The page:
- However, it is not mandatory. As fraudsters employ more complex methods to defraud unwary UAE citizens, it is critical to be knowledgeable about the many types of fraud that may occur in the nation and to understand what you can do if you become a victim of one of these schemes. Inform your friends and relatives about this post so that they may help raise awareness about bank fraud in the United Arab Emirates.
Dubai Police issue alert over phone and online fraud
Cold callers and internet fraudsters continue to represent a threat to the public, according to the authorities, who have issued a fresh warning to the public. Dubai Police turned to Twitter to raise awareness of the dangers posed by con artists and to provide advice on how to avoid being duped out of money. People should be on high alert if they are requested to reveal personal information, particularly over the phone or over messaging platforms such as WhatsApp, according to the police. “Government employees, including Dubai Police, will not ask you for your personal information,” the police department stated in a statement.
A public service announcement cautioned the audience that if an offer appears to be too good to be true, it almost certainly is.
Resident inundated with cold calls
Janine Nael, a Jordanian who moved to the United Arab Emirates in September to take up employment, got hundreds of strange WhatsApp messages and phone calls shortly after arrival. The 24-year-old public relations executive said that she had been warned about such scams by family members and acquaintances who had lived in the nation for several years. “The first phone call I received was in October of last year. According to her, the caller purported to be from the central bank and informed her that her bank account had been compromised.” The fact that he called her from a mobile phone gave him away.
“I decided to give him a hard time,” she added.
The seller received a phone call from a prospective buyer who provided him a link that asked him to give his bank information in order to receive the money transfer from the buyer.
Residents who believe their personal information has been taken are encouraged to register a report through the force’s app, itseCrimes.aewebsite, by phoning 901, or by visiting the local smart police station, according to Dubai Police.
Cost of cyber crime
Website for comparing technologies in the United Kingdom According to Comparitech, cybercrime costs the UAE $746 million every year. According to the report, the UAE documented 166,667 victims of cybercrime between 2018 and 2020, based on information acquired during those years. A rise in cybercrime has been observed worldwide as a result of the Covid-19 epidemic, which necessitated remote working and rapid digital change. Last year, cybersecurity specialists reported a significant increase in the number of frauds involving phony delivery and WhatsApp conversations, according to the experts.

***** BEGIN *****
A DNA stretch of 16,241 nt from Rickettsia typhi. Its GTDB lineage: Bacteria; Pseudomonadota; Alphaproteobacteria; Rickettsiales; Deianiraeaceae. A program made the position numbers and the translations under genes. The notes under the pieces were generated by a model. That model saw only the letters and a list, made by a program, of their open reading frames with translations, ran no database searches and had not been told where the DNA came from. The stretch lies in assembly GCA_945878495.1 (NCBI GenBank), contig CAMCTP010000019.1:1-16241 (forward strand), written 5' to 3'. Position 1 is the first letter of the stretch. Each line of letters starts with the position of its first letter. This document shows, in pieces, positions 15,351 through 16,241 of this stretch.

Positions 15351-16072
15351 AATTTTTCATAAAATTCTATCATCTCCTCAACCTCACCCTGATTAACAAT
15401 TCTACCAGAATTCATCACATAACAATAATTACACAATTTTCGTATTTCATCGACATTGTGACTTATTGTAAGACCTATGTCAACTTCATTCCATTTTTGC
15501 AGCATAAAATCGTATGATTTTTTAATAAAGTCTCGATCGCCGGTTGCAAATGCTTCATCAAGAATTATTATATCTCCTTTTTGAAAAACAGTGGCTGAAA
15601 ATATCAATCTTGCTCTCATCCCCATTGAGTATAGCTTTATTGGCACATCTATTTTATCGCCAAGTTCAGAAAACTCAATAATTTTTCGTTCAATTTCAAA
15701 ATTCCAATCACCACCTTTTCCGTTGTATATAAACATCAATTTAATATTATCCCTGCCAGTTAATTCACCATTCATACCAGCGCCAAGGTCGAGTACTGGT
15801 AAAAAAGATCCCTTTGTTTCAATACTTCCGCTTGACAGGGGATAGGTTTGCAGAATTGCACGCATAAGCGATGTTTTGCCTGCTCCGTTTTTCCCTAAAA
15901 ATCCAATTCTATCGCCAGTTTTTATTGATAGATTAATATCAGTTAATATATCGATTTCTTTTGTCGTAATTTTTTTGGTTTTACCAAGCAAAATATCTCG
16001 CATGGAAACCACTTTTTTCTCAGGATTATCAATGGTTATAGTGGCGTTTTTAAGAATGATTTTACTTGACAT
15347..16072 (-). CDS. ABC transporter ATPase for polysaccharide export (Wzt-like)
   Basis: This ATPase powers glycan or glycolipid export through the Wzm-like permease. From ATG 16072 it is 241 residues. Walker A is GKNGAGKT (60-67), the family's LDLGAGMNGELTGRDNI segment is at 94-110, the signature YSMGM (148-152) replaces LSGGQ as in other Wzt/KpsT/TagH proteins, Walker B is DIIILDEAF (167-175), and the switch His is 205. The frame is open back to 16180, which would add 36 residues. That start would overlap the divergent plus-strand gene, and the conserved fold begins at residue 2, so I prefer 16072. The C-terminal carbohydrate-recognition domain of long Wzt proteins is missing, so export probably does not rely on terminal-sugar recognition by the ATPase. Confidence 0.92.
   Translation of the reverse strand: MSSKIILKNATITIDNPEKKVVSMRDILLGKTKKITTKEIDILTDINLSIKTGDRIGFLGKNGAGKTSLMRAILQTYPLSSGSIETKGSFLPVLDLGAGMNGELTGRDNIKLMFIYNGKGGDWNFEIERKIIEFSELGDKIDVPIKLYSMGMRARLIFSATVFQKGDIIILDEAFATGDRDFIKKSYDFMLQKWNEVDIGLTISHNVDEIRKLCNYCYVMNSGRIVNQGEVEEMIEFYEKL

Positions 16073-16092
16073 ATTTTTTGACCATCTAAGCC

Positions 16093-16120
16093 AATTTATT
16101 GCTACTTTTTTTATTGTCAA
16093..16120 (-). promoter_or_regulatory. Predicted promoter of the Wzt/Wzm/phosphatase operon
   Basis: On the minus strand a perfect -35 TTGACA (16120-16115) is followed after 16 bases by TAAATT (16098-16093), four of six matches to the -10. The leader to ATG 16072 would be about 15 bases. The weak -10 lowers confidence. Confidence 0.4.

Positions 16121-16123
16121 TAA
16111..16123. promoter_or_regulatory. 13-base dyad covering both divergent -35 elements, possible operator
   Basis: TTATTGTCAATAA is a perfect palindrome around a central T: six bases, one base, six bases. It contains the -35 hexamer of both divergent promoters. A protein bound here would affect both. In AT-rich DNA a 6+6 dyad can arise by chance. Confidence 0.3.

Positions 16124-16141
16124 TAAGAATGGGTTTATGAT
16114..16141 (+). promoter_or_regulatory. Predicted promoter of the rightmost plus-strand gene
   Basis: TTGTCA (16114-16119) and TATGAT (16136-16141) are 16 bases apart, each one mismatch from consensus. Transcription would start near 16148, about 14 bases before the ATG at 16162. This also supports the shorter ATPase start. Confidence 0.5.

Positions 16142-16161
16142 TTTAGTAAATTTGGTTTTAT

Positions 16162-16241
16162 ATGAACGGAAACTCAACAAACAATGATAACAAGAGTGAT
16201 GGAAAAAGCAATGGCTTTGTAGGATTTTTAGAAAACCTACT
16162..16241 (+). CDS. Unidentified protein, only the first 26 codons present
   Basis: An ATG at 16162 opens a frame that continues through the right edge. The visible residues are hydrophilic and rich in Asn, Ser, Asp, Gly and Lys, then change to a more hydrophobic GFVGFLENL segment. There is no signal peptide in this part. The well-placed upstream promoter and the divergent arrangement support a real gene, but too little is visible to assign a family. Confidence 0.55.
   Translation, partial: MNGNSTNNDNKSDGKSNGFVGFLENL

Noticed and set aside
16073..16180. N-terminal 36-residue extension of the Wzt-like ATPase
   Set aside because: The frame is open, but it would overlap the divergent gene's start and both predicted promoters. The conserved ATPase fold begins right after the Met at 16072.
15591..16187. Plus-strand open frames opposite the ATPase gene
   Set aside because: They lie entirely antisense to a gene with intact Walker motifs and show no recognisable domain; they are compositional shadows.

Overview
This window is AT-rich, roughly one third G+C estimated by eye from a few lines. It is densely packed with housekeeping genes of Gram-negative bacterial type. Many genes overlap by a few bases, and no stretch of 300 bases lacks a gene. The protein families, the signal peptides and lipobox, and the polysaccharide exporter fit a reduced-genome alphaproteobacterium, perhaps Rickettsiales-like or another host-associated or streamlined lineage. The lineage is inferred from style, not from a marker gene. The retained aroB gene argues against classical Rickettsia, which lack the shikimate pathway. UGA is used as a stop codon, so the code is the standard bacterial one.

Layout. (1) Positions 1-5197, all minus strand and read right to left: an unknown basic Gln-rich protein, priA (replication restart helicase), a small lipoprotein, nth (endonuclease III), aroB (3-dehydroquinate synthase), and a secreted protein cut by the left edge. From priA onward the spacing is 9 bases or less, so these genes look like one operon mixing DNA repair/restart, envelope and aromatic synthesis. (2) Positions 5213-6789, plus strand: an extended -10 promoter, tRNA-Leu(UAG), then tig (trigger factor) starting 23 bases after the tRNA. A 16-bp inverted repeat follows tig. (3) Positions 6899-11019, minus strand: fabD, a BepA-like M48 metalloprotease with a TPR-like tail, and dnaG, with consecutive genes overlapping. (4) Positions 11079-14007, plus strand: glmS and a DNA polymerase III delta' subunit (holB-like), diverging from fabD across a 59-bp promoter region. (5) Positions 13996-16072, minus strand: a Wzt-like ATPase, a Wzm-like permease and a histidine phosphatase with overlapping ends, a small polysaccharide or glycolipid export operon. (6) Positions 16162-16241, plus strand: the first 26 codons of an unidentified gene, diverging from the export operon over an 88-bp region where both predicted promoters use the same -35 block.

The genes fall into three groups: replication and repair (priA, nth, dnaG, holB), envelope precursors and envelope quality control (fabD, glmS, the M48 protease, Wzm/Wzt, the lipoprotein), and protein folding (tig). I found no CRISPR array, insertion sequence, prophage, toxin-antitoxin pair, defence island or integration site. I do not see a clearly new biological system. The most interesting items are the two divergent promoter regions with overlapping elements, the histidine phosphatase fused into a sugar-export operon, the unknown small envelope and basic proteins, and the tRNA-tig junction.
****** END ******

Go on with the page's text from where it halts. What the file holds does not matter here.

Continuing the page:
Using WhatsApp, criminals have also contacted individuals, assuring them that they have won a prize and that they must transfer cash to cover delivery fees.
Dubai Police arrest 145 foreign suspects in 2021:in pictures
During a raid on Raffaele Imperiale’s residence in Dubai, authorities conducted an interview with him. All photographs courtesy of the Dubai Police. Updated at 9:33 a.m. on January 10th, 2022.
Fraud and Scams
Visitors and users of the Central Bank of the UAE website are subject to the terms and conditions set out above (the ” Website “).
1- Access to Website
User agrees that they will not, and will not attempt to, violate the relevant procedures and regulations for protecting the Website, which may include but is not limited to the following:
- This includes accessing information that was not meant to be made available to this user, as well as entering into a server or account that the user was not allowed to access. The use of any virus on the Website, increasing load on it, immersing it, sending commercial messages to it, or avalanching it with electrified messages without the permission of the Central Bank of The UAE is prohibited. Attempting to conduct any test or survey for the purpose of identifying weaknesses in the Central Bank of The UAE’s systems or networks, or violating applicable procedures or documenting them is prohibited without the permission of the Central Bank of The UAE. Sending unsolicited electronic messages to the Website, such as commercials and/or advertisements for services or products, falsifying and dispatch control protocol package address/internet protocol or any part of the address details in any electronic messages, or sending news messages are all examples of spamming the Website. Making any untrue news or information public and ascribing it to Central Bank of the UAE in an unlawful manner
- Using the Website by any means for sending an e-mail, anything of it or on its behalf, by referring to it or assuming the identity of its name involving offence or libel of Central Bank of the UAE, Website or any person whomsoever
1.2 Users who violate or breach the terms and conditions of use, or where there are reasonable grounds to think that they have violated or broken the terms and conditions of use, may be stopped and/or barred from accessing the Website. Civil and criminal penalties will be imposed on those who violate the rules of usage, system, or network. 1.3 When such infractions are discovered, they will be investigated, and the individuals responsible for the offenses will be punished.
2- Intellectual Property